21 Center for Energy Studies Historic and Projected Louisiana Emissions Million Metric Tons of CO2 21 © LSU Center for Energy Studies Preliminary and Not for Citation Emissions are expected to be reduced by 42% by 2030 and 83% by 2050.

22 Center for Energy Studies Estimated Cost of Emission Credit Deficits Louisiana Total NPV at $50/ton: $17.8 billion NPV at $30/ton: $10.7 billion NPV at $10/ton: $3.6 billion $ (million) 22 © LSU Center for Energy Studies Preliminary and Not for Citation

23 Center for Energy Studies Historic CO2 Emissions “Typical” Facilities MMTCO 2 E (Petrochemical) MMTCO 2 E (Refinery) Typical petrochemical facilities and refineries have seen relatively stable trends in recent emissions. Exceptions would be the post-2005 increases for a “typical” refinery. 23 © LSU Center for Energy Studies Preliminary and Not for Citation

24 Center for Energy Studies Historic CO2 Emissions Total Louisiana MMTCO 2 E (Petrochemical) MMTCO 2 E (Refinery) 24 © LSU Center for Energy Studies Preliminary and Not for Citation Total emissions from both petrochemical facilities and refineries are down considerably from the mid-1990s. Petrochem emissions relative constant since Refinery emissions down since Total emissions from both petrochemical facilities and refineries are down considerably from the mid-1990s. Petrochem emissions relative constant since Refinery emissions down since 2000.

25 Center for Energy Studies Projected Cost to Louisiana Petrochemical Plants Emissions Cost (million $) Preliminary and Not for Citation Million Metric Tons of CO2 NPV at $50/ton: $2.4 billion NPV at $30/ton: $1.4 billion NPV at $10/ton: $1.9 billion Note: assumes petrochemical emissions stay constant at 2008 levels. 25 © LSU Center for Energy Studies Business as usual projections suggest dramatically increasing emission deficits for Louisiana petrochemical companies. The NPV cost of compliance for this sector is estimated to be $1.4 billion at $30/ton emissions price. Preliminary estimate, typical facility $25/ton) : : $0 to $20 million per year : $20 to $50 million per year. Preliminary estimate, typical facility $25/ton) : : $0 to $20 million per year : $20 to $50 million per year.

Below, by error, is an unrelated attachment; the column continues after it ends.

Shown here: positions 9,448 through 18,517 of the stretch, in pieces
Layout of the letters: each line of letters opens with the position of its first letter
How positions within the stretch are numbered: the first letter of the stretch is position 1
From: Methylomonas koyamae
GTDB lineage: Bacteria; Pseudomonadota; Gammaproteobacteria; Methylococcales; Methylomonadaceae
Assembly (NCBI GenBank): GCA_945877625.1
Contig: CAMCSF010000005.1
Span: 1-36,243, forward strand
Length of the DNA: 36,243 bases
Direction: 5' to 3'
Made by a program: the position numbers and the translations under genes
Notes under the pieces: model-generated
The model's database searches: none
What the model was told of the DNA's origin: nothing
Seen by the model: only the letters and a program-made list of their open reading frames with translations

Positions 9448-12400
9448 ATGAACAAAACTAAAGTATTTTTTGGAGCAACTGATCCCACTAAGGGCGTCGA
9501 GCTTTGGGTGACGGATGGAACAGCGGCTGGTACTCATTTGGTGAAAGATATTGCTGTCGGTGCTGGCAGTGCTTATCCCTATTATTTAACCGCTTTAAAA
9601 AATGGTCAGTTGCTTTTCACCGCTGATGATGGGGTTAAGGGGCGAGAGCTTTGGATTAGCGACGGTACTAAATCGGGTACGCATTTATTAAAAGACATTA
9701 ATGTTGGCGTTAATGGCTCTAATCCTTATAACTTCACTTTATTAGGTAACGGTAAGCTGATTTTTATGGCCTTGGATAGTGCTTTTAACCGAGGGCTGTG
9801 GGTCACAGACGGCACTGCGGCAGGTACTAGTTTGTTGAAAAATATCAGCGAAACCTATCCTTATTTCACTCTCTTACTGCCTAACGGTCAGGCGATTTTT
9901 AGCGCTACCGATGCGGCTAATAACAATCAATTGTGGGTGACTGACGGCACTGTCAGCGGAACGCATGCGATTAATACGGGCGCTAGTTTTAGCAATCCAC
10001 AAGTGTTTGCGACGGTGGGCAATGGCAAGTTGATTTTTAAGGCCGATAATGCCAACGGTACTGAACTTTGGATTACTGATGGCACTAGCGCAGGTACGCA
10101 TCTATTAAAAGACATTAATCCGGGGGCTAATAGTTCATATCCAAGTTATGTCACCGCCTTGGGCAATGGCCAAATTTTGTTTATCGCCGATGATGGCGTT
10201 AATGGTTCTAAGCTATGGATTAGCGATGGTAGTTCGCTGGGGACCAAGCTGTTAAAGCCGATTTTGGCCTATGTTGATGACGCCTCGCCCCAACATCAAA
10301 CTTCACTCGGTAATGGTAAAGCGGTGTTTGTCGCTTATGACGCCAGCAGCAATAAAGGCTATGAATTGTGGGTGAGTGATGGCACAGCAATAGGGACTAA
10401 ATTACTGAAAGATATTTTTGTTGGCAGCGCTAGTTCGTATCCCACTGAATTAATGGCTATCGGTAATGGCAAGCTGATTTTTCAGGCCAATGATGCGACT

26 Center for Energy Studies 26 Projected Cost to Louisiana Refinery Plants © LSU Center for Energy Studies Emissions Cost (million $) Million Metric Tons of CO2 NPV at $50/ton: $9.3 billion NPV at $30/ton: $5.6 billion NPV at $10/ton: $480 million Note: assumes refinery emissions stay constant at 2008 levels. Preliminary and Not for Citation Business as usual projections suggest dramatically increasing emission deficits for Louisiana refineries. The NPV cost of compliance for this sector is estimated to be $5.6 billion at $30/ton emissions price. Preliminary estimate, typical facility $25/ton) : : $0 to $100 million per year : $100 million to $1 billion per year. Preliminary estimate, typical facility $25/ton) : : $0 to $100 million per year : $100 million to $1 billion per year.

27 Center for Energy Studies Total CO2 Surplus/Deficit by Year and Utility Growth Case 27 © LSU Center for Energy Studies Preliminary and Not for Citation

28 Center for Energy Studies Total CO2 Cost by Year and Utility Growth Case Note: Assumes credit cost of $15/ton (escalated by 2% per year). Preliminary and Not for Citation 28 © LSU Center for Energy Studies

29 Center for Energy Studies Residential Annual Bill Impact Growth Case 29 © LSU Center for Energy Studies Preliminary and Not for Citation Note: Assumes credit cost of $15/ton (escalated by 2% per year). Assumes a typical bill is $1,500 per year (escalated by 2% per year)

30 Center for Energy Studies Industrial Annual Bill Impact Growth Case Note: Assumes credit cost of $15/ton (escalated by 2% per year). 30 © LSU Center for Energy Studies Preliminary and Not for Citation

31 Center for Energy Studies Industrial Annual Bill Impact Growth Case Note: Assumes credit cost of $15/ton (escalated by 2% per year). Assumes a typical bill is $100,000 per year (escalated by 2% per year) 31 © LSU Center for Energy Studies Preliminary and Not for Citation

32 Center for Energy Studies Conclusions 32 © LSU Center for Energy Studies

33 Center for Energy Studies Conclusions  Policy proposals associated with climate change are likely to be the biggest form of energy market restructuring ever experienced.  Credibility, M&V, volatility, and confusion are likely to be experienced early in this process. Policy is outpacing the technology and institutional capabilities.  The combination of climate, energy efficiency, and renewables are likely to have unanticipated consequences.  Significant redistribution of wealth between sectors, income classes, and even various regions and countries around the world.  High near and intermediate term reliance on natural gas particularly for power generation.

34 Center for Energy Studies Questions & Comments